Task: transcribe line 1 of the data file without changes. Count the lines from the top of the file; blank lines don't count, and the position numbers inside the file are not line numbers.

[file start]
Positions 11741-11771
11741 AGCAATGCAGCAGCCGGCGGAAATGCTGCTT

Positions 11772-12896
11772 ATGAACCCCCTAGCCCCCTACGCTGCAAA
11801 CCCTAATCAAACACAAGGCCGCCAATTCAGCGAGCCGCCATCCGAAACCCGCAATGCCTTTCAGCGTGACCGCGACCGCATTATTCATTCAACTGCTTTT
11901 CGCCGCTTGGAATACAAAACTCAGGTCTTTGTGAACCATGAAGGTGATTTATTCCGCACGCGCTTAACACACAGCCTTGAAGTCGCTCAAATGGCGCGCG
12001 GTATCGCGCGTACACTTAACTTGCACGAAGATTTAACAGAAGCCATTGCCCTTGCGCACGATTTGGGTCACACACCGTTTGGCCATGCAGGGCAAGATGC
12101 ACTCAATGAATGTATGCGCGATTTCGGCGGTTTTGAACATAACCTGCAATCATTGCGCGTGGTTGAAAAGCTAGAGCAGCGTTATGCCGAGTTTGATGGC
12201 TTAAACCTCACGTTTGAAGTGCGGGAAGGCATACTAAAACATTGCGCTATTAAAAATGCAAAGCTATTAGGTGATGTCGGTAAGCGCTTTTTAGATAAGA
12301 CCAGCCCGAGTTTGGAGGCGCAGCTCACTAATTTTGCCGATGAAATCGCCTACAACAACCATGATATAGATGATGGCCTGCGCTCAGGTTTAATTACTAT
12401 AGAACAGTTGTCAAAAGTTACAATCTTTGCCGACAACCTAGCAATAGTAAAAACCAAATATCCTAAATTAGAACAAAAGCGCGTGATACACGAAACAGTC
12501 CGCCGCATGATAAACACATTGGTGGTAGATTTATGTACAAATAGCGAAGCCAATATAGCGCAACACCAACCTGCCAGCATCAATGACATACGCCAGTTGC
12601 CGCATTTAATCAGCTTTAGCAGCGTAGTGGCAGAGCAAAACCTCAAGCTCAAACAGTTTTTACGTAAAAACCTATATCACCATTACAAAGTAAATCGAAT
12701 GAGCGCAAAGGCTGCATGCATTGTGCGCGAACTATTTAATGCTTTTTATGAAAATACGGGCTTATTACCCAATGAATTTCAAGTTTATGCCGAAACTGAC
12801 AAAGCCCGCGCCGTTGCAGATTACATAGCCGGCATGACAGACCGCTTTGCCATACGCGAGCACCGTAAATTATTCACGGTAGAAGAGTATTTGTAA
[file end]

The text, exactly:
Positions 11741-11771